In this interview, Nipun Bhatia, Vice President – Strategic Management & Process Redesigning at Legal League Consulting, shares his views on Business Development, what does it take to be reckoned as ‘Thought Leader’ and trends in the Indian Legal Industry. Nipun is a Chartered Account and Lawyer by qualification; and Management Consultant by profession. Dedicated to transforming managerial & strategic functions of the legal industry, Legal League Consulting (LLC) is India’s first management consultancy to global legal industry and comprises of a team of about 20 professionals, devoted to identifying priorities, driving initiatives and crafting implementation plans for business performance and growth for Indian & International Law firms, LPOs and Legal Departments of large Indian & Multi-national Companies. Nipun’s mentor, Ms. Bithika Anand, is the Founder & CEO of Legal League Consulting and is reckoned as a true visionary in the bringing global best practices to Indian legal fraternity.
Legal Bites: Kindly describe in brief about Legal League Consulting and its services.
Mr. Bhatia: Legal League Consulting provides services across all facets of management for the legal industry, including Strategy and Business Planning, Partnership Structuring, Human Resources Development, Practice Development, Knowledge Management, Brand Enhancement and other related services. In the last 9 years, we have also been doing a lot of consolidation related work within Indian law firms including mergers as well as practice movements. A large part of our work covers Equity/Partnership Structuring and we are frequently covered in the media for steering the winds of change in the legal fraternity. We are also known for creating robust platforms for convergence of business and law, by way of organizing sector-specific events and opportunities for knowledge sharing. Having worked with over 400 client organizations including Indian Law Firms, Corporate Departments and Foreign Law Firms, our expertise lies in all areas Strategy and Business Planning, Partnership Structuring, Practice Development, Alliances with Indian or Foreign Firms, Automation and Change Management; and Brand Strategy related work.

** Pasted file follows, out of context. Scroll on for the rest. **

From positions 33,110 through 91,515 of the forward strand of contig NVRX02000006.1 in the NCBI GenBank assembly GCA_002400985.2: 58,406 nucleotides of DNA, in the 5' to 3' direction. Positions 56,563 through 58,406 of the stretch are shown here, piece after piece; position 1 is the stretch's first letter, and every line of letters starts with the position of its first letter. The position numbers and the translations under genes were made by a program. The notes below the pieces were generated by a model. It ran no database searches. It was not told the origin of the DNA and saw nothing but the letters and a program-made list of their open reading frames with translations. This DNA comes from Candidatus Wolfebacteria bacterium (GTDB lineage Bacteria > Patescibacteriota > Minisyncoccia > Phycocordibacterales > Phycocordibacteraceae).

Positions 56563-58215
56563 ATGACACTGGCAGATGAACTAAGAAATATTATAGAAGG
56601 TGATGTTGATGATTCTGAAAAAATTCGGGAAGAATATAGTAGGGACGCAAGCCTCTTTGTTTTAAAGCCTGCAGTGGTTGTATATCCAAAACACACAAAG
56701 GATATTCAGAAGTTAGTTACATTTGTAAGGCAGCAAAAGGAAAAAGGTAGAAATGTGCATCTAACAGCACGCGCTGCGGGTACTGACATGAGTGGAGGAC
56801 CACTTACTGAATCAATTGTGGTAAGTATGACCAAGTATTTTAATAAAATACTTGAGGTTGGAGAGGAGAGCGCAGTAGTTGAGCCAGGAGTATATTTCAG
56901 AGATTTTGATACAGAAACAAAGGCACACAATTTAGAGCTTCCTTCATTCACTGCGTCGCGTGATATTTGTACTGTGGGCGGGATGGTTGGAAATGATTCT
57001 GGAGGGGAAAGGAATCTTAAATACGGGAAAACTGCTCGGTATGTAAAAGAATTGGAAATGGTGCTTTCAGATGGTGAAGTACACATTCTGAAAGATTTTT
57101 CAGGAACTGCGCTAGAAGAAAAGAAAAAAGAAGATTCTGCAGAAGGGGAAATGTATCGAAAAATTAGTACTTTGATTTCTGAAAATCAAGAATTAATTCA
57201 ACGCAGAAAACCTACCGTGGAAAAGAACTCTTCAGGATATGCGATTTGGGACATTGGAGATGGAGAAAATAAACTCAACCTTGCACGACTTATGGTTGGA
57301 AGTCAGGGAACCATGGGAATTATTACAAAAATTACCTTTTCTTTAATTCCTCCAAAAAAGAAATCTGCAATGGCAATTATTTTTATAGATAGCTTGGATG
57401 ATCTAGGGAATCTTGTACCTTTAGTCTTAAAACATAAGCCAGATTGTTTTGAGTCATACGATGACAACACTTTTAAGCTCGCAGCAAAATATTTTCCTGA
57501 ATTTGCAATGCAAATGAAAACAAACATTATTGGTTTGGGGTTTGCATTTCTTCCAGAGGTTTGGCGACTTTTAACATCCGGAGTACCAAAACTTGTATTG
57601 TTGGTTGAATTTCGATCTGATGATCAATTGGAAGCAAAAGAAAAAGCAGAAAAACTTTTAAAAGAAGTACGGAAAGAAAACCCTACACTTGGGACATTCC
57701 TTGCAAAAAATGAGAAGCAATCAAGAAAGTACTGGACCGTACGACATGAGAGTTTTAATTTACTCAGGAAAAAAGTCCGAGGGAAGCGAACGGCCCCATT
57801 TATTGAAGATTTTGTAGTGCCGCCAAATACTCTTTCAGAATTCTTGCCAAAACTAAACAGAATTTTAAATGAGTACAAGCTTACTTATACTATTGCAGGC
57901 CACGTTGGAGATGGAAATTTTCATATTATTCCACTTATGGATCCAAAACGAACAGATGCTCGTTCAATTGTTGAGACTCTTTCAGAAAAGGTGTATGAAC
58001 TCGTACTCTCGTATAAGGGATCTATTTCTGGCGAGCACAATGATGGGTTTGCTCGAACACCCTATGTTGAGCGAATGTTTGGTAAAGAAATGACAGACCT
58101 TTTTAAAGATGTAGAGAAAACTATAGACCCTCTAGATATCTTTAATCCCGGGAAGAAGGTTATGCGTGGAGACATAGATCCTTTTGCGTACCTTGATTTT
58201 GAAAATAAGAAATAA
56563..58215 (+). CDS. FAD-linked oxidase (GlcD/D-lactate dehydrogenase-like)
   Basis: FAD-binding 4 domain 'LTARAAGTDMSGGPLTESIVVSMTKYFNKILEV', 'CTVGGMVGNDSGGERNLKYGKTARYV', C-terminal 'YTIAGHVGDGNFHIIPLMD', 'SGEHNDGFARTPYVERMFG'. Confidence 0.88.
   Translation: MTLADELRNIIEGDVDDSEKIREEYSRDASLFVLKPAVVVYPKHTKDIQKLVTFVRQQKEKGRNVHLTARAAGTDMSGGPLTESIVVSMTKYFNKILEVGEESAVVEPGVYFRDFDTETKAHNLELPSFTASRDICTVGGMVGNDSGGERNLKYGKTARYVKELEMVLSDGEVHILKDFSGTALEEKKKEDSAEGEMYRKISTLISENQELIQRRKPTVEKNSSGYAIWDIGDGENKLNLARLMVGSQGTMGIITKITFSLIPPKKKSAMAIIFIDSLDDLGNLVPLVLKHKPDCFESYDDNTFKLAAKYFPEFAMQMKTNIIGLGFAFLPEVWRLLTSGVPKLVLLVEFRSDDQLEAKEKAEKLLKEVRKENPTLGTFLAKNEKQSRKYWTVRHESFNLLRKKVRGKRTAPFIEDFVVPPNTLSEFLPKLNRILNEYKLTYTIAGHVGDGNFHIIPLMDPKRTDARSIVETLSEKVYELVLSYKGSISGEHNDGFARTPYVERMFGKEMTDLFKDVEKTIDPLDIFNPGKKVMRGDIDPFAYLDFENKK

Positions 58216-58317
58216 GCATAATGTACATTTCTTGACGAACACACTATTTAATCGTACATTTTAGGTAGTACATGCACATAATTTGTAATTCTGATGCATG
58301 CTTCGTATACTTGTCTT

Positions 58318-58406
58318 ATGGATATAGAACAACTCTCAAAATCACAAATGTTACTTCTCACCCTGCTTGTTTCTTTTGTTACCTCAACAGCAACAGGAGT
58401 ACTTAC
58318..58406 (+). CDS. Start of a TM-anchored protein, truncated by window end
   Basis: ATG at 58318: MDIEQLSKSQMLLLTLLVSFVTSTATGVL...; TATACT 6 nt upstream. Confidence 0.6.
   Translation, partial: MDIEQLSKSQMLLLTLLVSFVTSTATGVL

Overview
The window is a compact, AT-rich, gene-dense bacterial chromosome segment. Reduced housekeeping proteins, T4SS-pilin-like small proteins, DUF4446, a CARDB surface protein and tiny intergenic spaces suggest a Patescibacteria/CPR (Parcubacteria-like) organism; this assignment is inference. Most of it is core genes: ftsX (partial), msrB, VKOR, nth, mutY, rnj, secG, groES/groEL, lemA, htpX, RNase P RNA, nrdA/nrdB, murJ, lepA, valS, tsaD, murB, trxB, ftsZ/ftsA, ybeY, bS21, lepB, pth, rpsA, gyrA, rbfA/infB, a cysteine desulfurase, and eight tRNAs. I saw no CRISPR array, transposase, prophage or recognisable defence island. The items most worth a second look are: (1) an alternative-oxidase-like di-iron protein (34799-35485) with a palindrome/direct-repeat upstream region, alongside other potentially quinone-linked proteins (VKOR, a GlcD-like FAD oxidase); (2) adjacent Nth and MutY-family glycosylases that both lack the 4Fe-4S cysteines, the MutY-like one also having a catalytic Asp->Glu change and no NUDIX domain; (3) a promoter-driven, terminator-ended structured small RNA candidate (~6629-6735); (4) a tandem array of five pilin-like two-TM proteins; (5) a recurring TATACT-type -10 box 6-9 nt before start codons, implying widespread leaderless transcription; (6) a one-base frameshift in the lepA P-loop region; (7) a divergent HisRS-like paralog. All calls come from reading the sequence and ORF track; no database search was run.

Legal Bites: You have been associated with legal fraternity for over ten years. What are the interesting trends you have observed during this decade?
Mr. Bhatia: The Indian legal sector has seen a 360-degree transformation over the last few years. Post the break-up of the largest law firm of the country, the fraternity has witnessed several movements where one or more teams leave and join from one firm to another, or in some cases, to set-up their own practice.
Another interesting trend is the way in which firms are exploring synergies. Large law firms are not only acquiring smaller practices but are also exploring synergies in the form of Referral Tie-Ups and Inter-Firm Cross Selling.
Firms are also exploring B-Towns to set-up their practices and widen their reach with the use of local resources. Firms are also recruiting specialists and niche practitioners to develop a multi-service regional model, rather than being a full-service firm with a presence throughout the country.
Partnership & Equity Structuring has come up in a big way and the kinds of firms exploring institutionalization range from well-established firms that are a century old to budding start-up firms. This, to my understanding, is to encourage entrepreneurship spirit amongst deserving talent and allowing merit-based partnerships. Firms are exploring global partnership models and are also increasingly inclined towards more professional set-up in legal practices, like have designated business support professionals (CEOs, CFOs, CIOs, COOs, etc.).
Technology is changing the way in which lawyers function. Artificial Intelligence (AI), Cloud Computing and Machine Learning, along with advanced tools and software, will lend profitability to operational aspects of law firm management. Automated Systems like, ERPs, CRM, e-books, etc. have already been adopted by the major law firms.